In the current aHUS related  trials list reported on recently, there were two which were looking at the safe withdrawal of eculizumab.
In addition to these two trials, it is known that similar studies are taking place in The Netherlands , Italy and UK (click here to find out more) There may be other studies taking place which are yet to gain a public profile.
Not unnaturally, given the devastating effect on patients when they encounter the disease ,there is considerable apprehension about withdrawal from a treatment that stopped the disease in its tracks. The apprehension is raised in those who have had kidney transplants in the past , which precipitated another aHUS episode often within days of receiving a new kidney.
The fact remains that even before the advent of eculizumab some aHUS patients went into remission with or without ending up on dialysis.  For some the remission has been long lasting ,for others not so. What was it about these people that resulted in different outcomes, and ,effectively, demonstrated that some were at more risk than others  of having  further on sets, albeit at  differing intervals.
The two groups had experienced aHUS and the two groups were the same people before and  after the onset. But there had been different conditions  for all that led up to the episode, and after genetic testing it was known that all had different genetic predispositions.
Triggering events ,together with  a mix of significant genetic variants in immune system ,are needed to bring on aHUS. There are many known precipitating triggers and patients may experience many hits from them before the one that is catastrophic. Also the small variations in their  genes have a significant difference on outcomes.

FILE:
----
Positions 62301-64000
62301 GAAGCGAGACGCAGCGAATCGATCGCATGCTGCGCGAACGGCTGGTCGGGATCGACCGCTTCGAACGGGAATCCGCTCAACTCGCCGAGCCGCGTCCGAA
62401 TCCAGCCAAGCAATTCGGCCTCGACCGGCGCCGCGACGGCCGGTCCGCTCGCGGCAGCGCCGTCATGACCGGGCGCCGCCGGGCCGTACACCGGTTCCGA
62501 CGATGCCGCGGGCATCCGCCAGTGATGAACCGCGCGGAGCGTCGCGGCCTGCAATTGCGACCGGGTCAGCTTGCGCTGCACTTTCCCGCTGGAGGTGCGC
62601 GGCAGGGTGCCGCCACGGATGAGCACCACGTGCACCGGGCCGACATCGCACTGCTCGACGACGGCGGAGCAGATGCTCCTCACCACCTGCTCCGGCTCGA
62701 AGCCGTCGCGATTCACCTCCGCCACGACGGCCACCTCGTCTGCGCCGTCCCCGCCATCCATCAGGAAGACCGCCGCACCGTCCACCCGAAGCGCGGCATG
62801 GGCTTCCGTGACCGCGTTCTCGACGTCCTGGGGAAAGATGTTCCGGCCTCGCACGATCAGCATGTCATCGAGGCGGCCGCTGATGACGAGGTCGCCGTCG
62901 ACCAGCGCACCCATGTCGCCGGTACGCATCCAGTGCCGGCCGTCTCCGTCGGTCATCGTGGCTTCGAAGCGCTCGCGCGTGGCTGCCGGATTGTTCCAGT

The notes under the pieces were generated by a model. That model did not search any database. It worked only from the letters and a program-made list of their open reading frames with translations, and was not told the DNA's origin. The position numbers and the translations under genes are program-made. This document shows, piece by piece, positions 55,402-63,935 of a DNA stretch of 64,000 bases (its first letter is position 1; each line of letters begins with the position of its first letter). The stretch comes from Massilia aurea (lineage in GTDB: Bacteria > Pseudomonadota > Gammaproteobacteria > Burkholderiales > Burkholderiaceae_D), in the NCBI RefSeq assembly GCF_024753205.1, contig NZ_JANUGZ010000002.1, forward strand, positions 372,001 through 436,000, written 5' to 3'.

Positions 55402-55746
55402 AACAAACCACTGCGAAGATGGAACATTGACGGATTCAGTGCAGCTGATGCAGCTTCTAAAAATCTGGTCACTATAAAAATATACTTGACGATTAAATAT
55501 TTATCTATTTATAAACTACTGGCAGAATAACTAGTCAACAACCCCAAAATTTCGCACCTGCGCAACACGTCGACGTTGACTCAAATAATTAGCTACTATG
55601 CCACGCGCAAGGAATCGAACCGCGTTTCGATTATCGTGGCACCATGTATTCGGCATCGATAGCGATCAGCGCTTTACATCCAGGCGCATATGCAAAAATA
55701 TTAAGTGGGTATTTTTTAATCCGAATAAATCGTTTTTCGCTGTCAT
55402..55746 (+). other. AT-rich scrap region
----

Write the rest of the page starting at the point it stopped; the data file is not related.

So it will be going forward for all aHUS patients. So it is also no surprise that patients face different risks following the withdrawal of treatment . Each aHUS  patient will have a risk profile and  each will fall into a spectrum of risk from withdrawal ,from negligible ( no one can say zero risk) to high ,with other levels in between based on precipitating conditions and genetic variants, as illustrated in the risk matrix below.


The outcome of the  various studies taking place should provide information about what precipitating events and variants make up each of the categories, so that patients with similar profiles can be advised and decisions made dependent on the risks- the decision tree as the French STOPECU study is searching for. The other independent studies plus all the one off  case studies can add more evidence to the make the decision tree even more accurate and reliable.
Eculizumab is the magic bullet for aHUS  when needed and for as long as it is needed. Some will need it for long time, some will need it from time to time and others may no longer need it based on sound clinical evidence, not arbitrary financial caps.

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